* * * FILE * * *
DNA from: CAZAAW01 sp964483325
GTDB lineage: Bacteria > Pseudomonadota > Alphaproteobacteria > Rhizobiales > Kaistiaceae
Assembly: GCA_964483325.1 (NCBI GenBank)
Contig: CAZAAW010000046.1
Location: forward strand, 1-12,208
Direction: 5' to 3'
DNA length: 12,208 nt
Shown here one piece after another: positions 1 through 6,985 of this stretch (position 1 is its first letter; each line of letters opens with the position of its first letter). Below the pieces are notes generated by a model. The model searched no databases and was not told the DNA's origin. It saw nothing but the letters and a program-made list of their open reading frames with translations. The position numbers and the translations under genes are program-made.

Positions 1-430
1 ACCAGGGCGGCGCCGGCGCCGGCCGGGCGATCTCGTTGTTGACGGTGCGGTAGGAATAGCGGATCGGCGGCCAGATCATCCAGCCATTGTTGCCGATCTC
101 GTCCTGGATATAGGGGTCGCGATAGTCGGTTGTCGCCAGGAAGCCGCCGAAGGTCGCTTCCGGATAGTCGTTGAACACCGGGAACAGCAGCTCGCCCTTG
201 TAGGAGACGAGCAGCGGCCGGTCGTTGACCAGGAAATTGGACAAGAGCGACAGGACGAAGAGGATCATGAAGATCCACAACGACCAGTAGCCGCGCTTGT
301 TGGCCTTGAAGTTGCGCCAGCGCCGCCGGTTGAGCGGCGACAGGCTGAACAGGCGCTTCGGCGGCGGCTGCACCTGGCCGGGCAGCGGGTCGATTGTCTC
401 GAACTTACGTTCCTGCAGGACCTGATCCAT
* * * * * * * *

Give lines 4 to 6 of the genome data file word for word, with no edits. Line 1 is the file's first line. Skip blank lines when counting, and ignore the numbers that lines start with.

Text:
Contig: CAZAAW010000046.1
Location: forward strand, 1-12,208
Direction: 5' to 3'